HxC Floppy Emulator on Nokia N800

25th October 2012


-rwxr-xr-x 1 lex lex 428857 2012-10-25 14:02 hxcfloppyemulator (a dynamically-compiled binary, with debugging symbols)
-rwxr-xr-x 1 lex lex 381360 2012-10-25 14:02 hxcfloppyemulator.stripped
-rw-r--r-- 1 lex lex    395 2012-10-25 15:26 listing.txt (a listing of usr_local.tar.gz, showing that it contains libftdi)
-rw-r--r-- 1 lex lex    301 2012-10-25 15:37 md5sums.txt MD5SUMS for these files
-rw-r--r-- 1 lex lex  62048 2012-10-25 15:23 libftdi (unpacks in / and puts files in /usr/local)

c75a10e9f552b7c37d9934e405f2c051  hxcfloppyemulator
d441458333fb81c4c3fb7db9b3ac4495  hxcfloppyemulator.stripped
d595fb523dfd5e3d931a9f6ce9fb2b5d  listing.txt
f5695d3198e7f3d147ffe172ac78aca0  usr_local.tar.gz


This is a port of the Linux commandline version of the USB HxC Floppy Emulator, to the Nokia N800. I compiled this with the Debian gcc toolchain and used the standard optimisation level '-O3'. I did not use Scratchbox. I perhaps should have done - and may well do - but it's a hassle to set up. Instead, I am using Qole's Debian Chroot ('debchroot') system, as described on the Internet Tablet Talk forum (warning: that thread is very long).

I note that Qole has posted updates since I installed my version, so various steps may differ.


In the Debian chroot shell, copy the hxcfloppyemulator binary to a user account (suggestion: /home/user/), su to root and
chmod +s hxcfloppyemulator [disk image]
Replace '[disk image]' with your choice of floppy disk image - e.g. workbench.adf.gz (the emulator can handle gzipped archives) or cpm2.dsk, or any other compatible format (there are many).

The app has to run as root. This makes your tablet vulnerable to any lurking bugs in the application, and may also be a security risk. As they say, 'your mileage may vary', and also 'beware of the dragon', 'do not feed the trolls'.. etc.

The compilation process

I compiled the ancient libftdi included with the floppy emulator source code, compiled libusb (0.1) and then the main emulator. Everything went smoothly, once I'd installed the libraries - don't try compiling it with non-standard library locations, cos' it's absolutely frightful. I didn't want to install any extra gubbins on the almost-full Debian filesystem that I'm using, but in the end I had to admit that this was necessary.

I am supplying the binary in a dynamically-compiled format, with and without debugging symbols. I regret that I cannot supply a statically-compiled version because to save space, I deleted the source code tree - and then having noticed what I'd done, it was too late to undo it. The binary may run in the non-chroot environment, but I have not tested it. My Nokia N800 is running Mistral and the Debian chroot runs Squeeze.

Bugs (many)

(This applies to usage on the Nokia N800/RX-34)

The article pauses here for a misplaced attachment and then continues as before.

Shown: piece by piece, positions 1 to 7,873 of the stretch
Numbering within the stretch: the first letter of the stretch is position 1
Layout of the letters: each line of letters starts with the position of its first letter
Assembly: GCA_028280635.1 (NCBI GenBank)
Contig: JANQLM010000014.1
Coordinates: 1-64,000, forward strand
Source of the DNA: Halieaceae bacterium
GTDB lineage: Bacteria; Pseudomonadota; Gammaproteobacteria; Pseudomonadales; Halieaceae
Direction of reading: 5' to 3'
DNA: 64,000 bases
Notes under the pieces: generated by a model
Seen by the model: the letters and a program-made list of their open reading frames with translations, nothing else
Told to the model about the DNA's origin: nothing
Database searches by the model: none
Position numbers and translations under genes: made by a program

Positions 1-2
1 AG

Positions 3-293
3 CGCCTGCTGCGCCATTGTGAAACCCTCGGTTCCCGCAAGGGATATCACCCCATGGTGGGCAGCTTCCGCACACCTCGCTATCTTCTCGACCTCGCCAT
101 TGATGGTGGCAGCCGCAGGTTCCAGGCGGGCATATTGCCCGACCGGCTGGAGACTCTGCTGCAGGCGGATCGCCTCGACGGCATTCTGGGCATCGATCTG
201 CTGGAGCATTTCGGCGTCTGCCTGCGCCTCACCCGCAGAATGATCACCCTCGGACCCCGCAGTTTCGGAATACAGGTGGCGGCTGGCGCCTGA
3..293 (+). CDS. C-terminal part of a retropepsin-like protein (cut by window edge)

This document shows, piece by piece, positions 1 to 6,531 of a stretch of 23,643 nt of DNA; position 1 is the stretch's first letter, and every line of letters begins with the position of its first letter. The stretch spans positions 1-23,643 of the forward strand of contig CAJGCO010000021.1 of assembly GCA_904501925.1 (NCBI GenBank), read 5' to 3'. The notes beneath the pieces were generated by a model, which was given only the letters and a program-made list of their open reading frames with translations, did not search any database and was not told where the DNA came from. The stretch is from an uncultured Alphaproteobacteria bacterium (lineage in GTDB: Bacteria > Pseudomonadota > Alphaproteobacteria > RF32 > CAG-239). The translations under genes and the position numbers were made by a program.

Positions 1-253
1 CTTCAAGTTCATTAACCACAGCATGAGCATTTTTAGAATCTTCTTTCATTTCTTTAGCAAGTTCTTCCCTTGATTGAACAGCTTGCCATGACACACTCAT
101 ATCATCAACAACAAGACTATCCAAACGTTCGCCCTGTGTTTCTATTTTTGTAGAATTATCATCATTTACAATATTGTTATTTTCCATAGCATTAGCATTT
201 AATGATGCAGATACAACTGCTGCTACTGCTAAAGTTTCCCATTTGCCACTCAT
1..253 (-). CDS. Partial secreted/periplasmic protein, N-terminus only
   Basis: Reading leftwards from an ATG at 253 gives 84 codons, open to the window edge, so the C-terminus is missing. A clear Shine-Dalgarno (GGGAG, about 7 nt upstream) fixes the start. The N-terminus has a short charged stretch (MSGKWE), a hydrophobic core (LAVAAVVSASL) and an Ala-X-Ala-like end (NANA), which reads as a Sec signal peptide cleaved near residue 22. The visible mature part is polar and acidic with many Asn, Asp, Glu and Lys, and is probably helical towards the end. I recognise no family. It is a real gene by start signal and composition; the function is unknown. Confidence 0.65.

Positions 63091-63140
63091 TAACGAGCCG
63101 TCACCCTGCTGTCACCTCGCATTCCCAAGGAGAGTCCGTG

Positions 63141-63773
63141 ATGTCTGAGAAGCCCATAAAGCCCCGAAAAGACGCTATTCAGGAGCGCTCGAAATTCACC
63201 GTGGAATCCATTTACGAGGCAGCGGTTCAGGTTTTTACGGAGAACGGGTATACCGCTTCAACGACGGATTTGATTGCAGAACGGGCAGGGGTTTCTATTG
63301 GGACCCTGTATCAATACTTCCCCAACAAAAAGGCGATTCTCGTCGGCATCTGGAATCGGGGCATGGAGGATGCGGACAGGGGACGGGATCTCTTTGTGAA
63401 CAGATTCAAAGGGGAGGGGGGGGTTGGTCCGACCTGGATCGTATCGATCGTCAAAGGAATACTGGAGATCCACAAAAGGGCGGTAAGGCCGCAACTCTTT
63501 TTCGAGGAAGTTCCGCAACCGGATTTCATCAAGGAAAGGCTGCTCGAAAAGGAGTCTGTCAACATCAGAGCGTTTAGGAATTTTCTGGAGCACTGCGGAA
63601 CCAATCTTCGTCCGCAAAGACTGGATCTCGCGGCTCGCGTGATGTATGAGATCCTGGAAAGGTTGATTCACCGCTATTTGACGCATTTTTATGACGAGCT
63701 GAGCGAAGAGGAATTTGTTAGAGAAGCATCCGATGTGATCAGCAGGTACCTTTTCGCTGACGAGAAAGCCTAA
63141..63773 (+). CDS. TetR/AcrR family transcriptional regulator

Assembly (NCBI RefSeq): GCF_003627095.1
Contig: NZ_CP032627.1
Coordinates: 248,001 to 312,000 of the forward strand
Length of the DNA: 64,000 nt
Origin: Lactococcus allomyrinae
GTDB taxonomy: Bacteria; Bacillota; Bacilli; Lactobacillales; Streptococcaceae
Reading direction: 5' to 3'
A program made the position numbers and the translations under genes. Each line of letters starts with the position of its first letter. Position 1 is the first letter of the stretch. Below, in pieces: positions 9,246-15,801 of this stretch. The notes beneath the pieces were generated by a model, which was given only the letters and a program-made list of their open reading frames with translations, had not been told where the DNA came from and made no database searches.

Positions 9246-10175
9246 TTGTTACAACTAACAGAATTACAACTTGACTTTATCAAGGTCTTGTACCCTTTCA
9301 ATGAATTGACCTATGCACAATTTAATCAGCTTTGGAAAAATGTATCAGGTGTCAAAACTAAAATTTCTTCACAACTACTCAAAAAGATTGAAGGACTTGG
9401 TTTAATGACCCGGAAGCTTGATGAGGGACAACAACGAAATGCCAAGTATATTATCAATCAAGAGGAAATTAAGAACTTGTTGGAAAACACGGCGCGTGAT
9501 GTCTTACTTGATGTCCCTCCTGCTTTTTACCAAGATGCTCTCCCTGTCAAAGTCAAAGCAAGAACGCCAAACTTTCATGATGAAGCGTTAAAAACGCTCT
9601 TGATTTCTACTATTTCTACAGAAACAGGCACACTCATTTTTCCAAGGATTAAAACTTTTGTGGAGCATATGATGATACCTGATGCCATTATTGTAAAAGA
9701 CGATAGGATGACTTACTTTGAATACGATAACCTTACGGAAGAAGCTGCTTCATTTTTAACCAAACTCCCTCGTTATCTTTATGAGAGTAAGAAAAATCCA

Crashes occasionally occur because of voltage fluctuations on the USB bus. Even with a mains adaptor plugged in, the N800 is not able to supply very much current, and it seems particularly sensitive to noise on the USB. You should probably use USB peripherals with a hub, but the tablet may crash if you plug in a hub that it doesn't 'like', and it will complain that 'USB hub [is] not supported' - but the hub will still work. A similar thing happens with peripherals, so you'll see 'USB device not supported' and 'USB filesystem not available' when plugging in a USB keyboard - but it'll work perfectly. I set it up in this sequence:

  1. Turn off the tablet
  2. Plug in the USB hub (generic 4-port Mercury hub - powered by a 'wall wart' adaptor)
  3. Power-up the tablet
  4. Select CPU 'performance mode' in Advanced Power applet
  5. Select USB 'host mode' in Advanced Power applet (various 'device not supported' messages appear)
  6. Plug in the USB keyboard and ignore any messages.
  7. Plug in the HxC USB Floppy Emulator.
  8. Start the Debian chroot from the Utilities panel, or open a terminal and type 'debbie'.
  9. cd to the dir with the floppy emulator binary
  10. ./hxcfloppyemulator interceptor.adf

When a crash occurs, the Debian chroot filesystem is left 'dirty' and it requires e2fsck to fix. e2fsck is not supplied with the Debian chroot package, but you just need to do 'apt-get e2fsprogs' to install it. It is possible that Qole added e2fsck later (unknown).

I also found a bug in the Internet Tablet OS: the tablet crashes after Wi-Fi is enabled for a long period - perhaps more than an hour. When this happened, the Debian chroot was not active.

My USB host cable has a Mini-B plug on the tablet side, and a Standard-A socket on the other (see Universal_Serial_Bus).

Another issue: when used with a USB hub, the Amiga 500's floppy light is lit, dimly, all the time. This doesn't seem to affect loading of disks. Sometimes, the USB subsystem stops working.

Occasionally, the wireless networking will go down, although the applet will show it as still connected.

I did say 'your mileage will vary', hmm?

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